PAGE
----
But once I started helping Jamil and this other country with small projects, I actually WAS a consultant… sorta. And I started telling people about how I was (a) “helping a company based in Pakistan move its presence into the US” AKA — I was making sales for them, and (b) helping a country build an incubator (which I really ended up doing). Both of these were crazy random, and I got the jobs because I was free, or close to free.

But I started showing up to events, and used these two projects to sell myself to other clients who actually started to pay me.

Going to a lot of these events sucked. For one, I couldn’t get into all of them because I wasn’t 21. Especially if the events were at bars. For another, most people ignored me and didn’t want to talk to a college kid. And three, being at an event by yourself is lonely. I spent a lot of time pretending to look at my phone so that people didn’t realize I had no one to talk to.

I wasn’t really picky about which events I’d go to, because I didn’t really have a “target audience.” Basically, I’d show up to events, ask people about their businesses, and based on what they’d tell me I’d figure out some project to pitch them.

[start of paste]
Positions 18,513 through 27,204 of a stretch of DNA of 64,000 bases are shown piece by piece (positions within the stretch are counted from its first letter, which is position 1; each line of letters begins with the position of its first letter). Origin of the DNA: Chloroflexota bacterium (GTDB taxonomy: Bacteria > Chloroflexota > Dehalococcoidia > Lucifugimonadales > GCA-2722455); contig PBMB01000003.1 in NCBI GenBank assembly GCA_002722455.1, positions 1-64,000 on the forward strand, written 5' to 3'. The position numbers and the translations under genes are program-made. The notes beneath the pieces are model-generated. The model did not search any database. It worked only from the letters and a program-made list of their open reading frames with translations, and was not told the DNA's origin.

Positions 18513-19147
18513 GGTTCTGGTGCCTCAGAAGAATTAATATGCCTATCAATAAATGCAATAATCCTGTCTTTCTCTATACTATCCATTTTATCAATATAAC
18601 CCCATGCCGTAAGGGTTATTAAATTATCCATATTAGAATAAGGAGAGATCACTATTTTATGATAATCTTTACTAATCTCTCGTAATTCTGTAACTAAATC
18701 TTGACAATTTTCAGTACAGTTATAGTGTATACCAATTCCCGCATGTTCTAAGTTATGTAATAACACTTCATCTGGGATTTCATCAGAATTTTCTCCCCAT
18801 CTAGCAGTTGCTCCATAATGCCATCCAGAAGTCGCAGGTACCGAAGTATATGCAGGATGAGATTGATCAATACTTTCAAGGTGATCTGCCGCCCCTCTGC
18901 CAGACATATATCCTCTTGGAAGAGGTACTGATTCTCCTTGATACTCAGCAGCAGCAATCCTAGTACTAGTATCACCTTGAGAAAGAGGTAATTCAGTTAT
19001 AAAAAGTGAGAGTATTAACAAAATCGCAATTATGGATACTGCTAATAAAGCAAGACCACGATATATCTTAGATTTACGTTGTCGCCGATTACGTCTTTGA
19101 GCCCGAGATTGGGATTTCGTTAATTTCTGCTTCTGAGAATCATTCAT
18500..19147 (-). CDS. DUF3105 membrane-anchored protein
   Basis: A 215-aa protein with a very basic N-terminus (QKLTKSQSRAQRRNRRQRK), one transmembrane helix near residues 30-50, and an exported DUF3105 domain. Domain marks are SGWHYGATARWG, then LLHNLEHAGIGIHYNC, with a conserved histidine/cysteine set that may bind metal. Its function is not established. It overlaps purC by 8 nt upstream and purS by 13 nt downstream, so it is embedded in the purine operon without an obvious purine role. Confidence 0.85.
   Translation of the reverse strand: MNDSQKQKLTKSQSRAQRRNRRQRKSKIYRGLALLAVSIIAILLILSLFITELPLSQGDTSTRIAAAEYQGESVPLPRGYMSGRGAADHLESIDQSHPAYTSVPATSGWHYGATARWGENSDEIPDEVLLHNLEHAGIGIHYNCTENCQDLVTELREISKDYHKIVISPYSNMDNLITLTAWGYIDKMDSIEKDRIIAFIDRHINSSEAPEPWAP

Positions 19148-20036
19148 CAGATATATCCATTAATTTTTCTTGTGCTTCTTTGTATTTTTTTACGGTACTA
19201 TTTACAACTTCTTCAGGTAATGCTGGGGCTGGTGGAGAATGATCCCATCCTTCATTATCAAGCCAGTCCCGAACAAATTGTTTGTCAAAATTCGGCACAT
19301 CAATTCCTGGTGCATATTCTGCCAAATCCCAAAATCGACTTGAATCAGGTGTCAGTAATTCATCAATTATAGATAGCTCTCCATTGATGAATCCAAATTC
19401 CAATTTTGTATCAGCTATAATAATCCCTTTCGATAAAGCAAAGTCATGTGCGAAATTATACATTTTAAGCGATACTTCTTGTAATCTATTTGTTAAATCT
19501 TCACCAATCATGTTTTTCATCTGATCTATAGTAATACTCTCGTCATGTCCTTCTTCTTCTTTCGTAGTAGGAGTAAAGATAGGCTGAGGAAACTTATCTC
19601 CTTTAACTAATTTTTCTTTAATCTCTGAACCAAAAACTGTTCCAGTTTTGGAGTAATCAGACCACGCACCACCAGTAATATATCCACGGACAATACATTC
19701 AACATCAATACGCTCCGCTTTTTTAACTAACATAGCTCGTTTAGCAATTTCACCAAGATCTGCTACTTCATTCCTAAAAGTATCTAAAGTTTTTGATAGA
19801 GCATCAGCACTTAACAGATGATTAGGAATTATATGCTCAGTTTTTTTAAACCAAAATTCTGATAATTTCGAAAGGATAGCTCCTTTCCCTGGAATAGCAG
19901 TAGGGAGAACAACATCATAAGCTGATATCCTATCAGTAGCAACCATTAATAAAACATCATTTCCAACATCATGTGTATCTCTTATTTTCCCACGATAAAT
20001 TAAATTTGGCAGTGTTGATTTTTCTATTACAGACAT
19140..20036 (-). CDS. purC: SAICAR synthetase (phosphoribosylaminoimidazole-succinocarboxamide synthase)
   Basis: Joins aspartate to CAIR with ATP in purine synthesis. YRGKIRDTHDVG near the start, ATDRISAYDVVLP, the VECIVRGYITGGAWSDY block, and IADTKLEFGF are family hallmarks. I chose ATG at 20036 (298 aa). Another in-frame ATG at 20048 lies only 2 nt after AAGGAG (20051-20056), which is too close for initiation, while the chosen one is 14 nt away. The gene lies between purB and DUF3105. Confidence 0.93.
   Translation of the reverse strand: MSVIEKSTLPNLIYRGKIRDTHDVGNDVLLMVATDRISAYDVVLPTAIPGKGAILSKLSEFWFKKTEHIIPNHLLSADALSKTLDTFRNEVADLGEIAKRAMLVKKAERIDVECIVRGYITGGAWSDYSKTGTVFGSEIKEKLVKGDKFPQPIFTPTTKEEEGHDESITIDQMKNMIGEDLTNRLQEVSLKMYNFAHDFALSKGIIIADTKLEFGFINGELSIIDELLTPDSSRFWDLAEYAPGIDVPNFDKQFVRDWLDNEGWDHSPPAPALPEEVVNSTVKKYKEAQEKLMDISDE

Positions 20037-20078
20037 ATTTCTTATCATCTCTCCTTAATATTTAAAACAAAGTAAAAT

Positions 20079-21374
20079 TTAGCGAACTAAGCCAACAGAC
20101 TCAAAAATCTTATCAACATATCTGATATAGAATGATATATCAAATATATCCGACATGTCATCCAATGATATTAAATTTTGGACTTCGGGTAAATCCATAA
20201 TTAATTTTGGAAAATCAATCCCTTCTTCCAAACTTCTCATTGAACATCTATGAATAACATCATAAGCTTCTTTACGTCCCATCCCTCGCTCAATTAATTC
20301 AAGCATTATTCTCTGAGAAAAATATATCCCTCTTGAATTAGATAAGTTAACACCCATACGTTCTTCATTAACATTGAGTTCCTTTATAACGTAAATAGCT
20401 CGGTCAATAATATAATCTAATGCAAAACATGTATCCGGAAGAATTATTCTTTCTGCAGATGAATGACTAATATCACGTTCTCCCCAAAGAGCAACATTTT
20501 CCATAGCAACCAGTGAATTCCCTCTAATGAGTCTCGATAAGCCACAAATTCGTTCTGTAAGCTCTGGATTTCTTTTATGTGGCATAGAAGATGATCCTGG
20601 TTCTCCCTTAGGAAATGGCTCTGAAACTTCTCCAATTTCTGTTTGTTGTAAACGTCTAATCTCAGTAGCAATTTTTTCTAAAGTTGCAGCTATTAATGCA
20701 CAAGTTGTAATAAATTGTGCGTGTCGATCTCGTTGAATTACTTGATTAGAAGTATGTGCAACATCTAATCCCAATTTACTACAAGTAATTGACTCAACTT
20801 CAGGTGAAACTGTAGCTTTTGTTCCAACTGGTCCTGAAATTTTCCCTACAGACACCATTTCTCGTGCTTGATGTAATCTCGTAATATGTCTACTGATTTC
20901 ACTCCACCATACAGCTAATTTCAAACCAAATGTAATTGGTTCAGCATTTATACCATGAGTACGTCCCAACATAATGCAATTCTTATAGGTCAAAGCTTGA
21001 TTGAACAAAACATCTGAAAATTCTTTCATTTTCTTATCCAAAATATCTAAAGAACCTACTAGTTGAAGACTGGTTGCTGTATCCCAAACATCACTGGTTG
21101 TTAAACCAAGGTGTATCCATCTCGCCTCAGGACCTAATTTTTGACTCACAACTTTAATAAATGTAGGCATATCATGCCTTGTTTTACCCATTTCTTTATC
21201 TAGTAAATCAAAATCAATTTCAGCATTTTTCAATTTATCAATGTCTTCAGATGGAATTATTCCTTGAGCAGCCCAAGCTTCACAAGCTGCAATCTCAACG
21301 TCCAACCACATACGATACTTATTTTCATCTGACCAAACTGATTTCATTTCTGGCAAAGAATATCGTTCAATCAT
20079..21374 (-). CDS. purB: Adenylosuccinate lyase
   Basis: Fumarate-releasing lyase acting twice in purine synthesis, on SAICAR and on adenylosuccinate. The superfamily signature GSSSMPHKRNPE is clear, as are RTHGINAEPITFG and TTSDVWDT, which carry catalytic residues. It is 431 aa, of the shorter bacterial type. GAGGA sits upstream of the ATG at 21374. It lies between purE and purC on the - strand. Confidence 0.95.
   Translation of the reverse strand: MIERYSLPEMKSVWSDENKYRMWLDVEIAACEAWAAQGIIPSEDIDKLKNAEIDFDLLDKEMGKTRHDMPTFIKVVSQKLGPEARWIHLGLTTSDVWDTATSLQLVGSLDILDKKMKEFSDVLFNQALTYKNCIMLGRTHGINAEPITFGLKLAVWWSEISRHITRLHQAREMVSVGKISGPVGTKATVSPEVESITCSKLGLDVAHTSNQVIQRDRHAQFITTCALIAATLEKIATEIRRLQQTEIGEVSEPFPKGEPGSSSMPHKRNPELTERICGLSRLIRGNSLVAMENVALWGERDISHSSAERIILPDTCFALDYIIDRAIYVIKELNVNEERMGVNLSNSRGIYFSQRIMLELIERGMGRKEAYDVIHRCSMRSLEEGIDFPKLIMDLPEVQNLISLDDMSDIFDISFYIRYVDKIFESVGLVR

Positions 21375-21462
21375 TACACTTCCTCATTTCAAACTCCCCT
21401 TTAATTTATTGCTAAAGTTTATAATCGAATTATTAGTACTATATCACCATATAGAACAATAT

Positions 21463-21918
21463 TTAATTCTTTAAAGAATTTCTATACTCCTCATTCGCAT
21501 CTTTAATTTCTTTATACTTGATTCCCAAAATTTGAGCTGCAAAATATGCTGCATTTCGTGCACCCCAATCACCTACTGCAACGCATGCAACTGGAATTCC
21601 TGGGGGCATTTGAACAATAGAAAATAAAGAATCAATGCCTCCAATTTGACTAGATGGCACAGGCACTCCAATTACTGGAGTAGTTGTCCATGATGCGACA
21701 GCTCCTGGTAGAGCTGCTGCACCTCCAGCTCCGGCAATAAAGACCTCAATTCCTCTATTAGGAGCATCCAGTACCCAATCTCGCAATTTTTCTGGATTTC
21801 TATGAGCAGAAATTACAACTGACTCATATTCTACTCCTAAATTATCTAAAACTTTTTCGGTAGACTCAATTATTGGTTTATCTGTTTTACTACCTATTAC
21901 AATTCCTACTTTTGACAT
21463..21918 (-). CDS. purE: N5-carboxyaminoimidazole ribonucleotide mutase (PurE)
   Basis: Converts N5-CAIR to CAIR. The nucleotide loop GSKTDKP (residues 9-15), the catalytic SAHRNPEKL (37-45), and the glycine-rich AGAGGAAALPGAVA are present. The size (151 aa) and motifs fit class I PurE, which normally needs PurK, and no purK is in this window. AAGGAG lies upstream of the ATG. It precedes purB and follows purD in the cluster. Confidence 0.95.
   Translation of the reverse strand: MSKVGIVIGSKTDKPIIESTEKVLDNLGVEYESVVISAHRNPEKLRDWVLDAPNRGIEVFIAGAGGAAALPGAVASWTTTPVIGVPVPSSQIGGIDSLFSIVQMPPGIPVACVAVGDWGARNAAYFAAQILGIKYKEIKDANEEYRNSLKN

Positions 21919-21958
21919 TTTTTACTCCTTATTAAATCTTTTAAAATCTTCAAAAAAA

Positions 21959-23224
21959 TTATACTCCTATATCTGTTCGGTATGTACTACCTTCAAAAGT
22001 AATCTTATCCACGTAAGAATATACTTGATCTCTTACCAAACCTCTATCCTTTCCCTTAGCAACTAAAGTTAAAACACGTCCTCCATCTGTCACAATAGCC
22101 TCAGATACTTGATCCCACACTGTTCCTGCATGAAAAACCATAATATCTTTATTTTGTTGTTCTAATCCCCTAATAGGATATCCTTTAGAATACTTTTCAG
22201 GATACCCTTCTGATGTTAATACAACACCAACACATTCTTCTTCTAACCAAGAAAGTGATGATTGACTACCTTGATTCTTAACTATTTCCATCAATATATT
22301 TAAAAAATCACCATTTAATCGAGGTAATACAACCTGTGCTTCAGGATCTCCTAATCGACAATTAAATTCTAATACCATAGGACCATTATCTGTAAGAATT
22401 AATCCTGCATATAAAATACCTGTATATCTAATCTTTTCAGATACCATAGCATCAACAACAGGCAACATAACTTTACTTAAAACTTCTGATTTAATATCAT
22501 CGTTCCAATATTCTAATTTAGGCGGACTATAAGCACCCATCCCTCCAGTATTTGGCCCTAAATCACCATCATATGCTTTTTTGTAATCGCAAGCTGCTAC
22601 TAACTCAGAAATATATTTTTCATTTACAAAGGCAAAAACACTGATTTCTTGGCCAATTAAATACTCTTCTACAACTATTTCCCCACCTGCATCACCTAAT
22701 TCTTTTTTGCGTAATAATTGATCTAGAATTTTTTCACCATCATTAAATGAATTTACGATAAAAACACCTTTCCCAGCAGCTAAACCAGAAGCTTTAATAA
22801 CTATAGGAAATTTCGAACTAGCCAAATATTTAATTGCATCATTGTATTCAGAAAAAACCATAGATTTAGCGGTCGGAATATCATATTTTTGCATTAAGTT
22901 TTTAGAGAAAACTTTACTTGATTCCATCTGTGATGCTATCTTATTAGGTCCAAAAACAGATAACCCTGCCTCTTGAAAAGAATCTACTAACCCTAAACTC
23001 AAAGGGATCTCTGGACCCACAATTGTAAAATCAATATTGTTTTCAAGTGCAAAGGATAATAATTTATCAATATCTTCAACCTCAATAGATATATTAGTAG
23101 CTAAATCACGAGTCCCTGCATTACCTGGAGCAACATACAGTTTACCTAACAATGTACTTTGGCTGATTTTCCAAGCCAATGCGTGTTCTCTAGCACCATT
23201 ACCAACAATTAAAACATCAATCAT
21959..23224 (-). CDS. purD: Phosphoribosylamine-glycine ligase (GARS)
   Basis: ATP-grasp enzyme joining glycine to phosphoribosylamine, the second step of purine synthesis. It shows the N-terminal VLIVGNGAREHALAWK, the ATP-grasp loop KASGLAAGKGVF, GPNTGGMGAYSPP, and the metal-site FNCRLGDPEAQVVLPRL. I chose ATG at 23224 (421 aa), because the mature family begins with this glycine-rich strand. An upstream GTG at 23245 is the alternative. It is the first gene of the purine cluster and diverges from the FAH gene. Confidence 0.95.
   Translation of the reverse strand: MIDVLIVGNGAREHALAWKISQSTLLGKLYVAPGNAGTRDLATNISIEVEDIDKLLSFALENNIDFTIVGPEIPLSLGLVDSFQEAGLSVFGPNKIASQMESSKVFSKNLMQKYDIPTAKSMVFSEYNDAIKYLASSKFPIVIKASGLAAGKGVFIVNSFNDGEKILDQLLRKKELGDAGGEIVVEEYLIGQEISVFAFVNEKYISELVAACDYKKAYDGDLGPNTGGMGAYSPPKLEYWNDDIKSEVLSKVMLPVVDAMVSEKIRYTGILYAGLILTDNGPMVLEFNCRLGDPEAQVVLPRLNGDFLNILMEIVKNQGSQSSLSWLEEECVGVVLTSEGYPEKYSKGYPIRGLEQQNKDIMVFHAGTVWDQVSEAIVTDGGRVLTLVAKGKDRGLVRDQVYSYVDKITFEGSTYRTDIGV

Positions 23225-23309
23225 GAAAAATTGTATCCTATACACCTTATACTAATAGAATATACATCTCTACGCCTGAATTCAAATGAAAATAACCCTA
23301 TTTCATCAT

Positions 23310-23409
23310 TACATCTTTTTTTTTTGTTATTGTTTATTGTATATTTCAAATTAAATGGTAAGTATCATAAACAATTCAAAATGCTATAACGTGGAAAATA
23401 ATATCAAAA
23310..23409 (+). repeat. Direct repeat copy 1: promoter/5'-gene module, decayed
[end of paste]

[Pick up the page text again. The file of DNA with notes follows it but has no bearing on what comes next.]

(3) Over time I met enough people, and did enough consulting project, where I started to get hired consistently, and I began meeting “real adults in the workplace.”

I set up a newsletter to update my new network of clients (and network of people who refused to be my clients) on what I was doing. It was a 4x4 matrix of “what I was working on, what went wrong/how I was fixing those things, what I wanted to accomplish by next month, and specific asks.”

I would send it to anyone I thought could one day be helpful — and there was no unsubscribe button. If I knew you, and I liked you, and I had your email… you were getting the damn newsletter. And this kept people engaged. The best thing about it, is that when I would reach out to someone for help — it wasn’t a cold email anymore. They recognized my name and we had “been in touch.”

But I still didn’t know any VC’s.

So I got together with Brian Harwitt — a close friend of mine in college, and we started building research reports on certain industries. Here’s a few examples:

Elderly Care Report: https://www.slideshare.net/AliHamed3/co-venture-elderlycare

Marketplace Infrastructure: https://www.slideshare.net/AliHamed3/marketplace-infrastructure-research-team-final

Staffing Industry: https://www.slideshare.net/AliHamed3/staffing-industry-coventure-industry-deck?qid=c12af2d6-7bdf-4c21-b4fc-00551c5166cf&v=&b=&from_search=1

I then started cold emailing VC’s who had portfolio companies in any of these industries, with a link to the report, asking them if they could spend 15 minutes on the phone to discuss.